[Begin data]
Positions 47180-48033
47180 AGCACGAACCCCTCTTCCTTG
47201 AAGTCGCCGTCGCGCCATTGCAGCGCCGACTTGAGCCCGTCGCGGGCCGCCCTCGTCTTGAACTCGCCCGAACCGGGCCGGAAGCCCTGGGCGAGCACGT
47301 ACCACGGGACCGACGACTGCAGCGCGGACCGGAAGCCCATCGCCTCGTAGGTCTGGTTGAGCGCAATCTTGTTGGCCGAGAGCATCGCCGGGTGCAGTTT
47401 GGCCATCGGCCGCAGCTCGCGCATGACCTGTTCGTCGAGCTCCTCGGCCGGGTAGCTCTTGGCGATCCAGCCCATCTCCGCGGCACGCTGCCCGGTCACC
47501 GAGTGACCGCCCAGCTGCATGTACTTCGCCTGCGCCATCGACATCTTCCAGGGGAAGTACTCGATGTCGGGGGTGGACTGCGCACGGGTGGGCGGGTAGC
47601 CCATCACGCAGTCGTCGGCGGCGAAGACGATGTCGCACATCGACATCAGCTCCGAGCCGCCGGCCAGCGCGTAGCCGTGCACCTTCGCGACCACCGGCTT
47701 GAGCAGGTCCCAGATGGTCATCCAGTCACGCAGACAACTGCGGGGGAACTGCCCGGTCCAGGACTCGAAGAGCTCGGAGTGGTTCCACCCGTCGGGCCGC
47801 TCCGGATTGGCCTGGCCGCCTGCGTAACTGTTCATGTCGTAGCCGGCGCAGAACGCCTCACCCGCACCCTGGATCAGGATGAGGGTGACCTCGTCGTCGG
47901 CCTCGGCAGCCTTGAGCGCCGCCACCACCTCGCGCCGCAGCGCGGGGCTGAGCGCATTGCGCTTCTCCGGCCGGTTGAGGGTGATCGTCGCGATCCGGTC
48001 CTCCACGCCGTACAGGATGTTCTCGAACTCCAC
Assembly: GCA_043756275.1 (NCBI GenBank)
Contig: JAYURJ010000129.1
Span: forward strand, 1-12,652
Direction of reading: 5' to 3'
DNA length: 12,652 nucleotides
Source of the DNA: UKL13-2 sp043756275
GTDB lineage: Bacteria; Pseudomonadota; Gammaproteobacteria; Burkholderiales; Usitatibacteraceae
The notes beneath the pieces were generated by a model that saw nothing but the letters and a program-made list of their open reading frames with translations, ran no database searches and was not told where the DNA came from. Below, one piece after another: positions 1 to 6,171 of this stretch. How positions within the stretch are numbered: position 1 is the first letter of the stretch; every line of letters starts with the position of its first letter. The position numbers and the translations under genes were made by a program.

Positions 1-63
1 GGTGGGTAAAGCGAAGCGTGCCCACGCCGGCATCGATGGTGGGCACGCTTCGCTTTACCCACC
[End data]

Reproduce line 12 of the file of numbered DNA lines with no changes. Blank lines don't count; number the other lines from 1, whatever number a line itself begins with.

Assembly: GCA_043756275.1 (NCBI GenBank)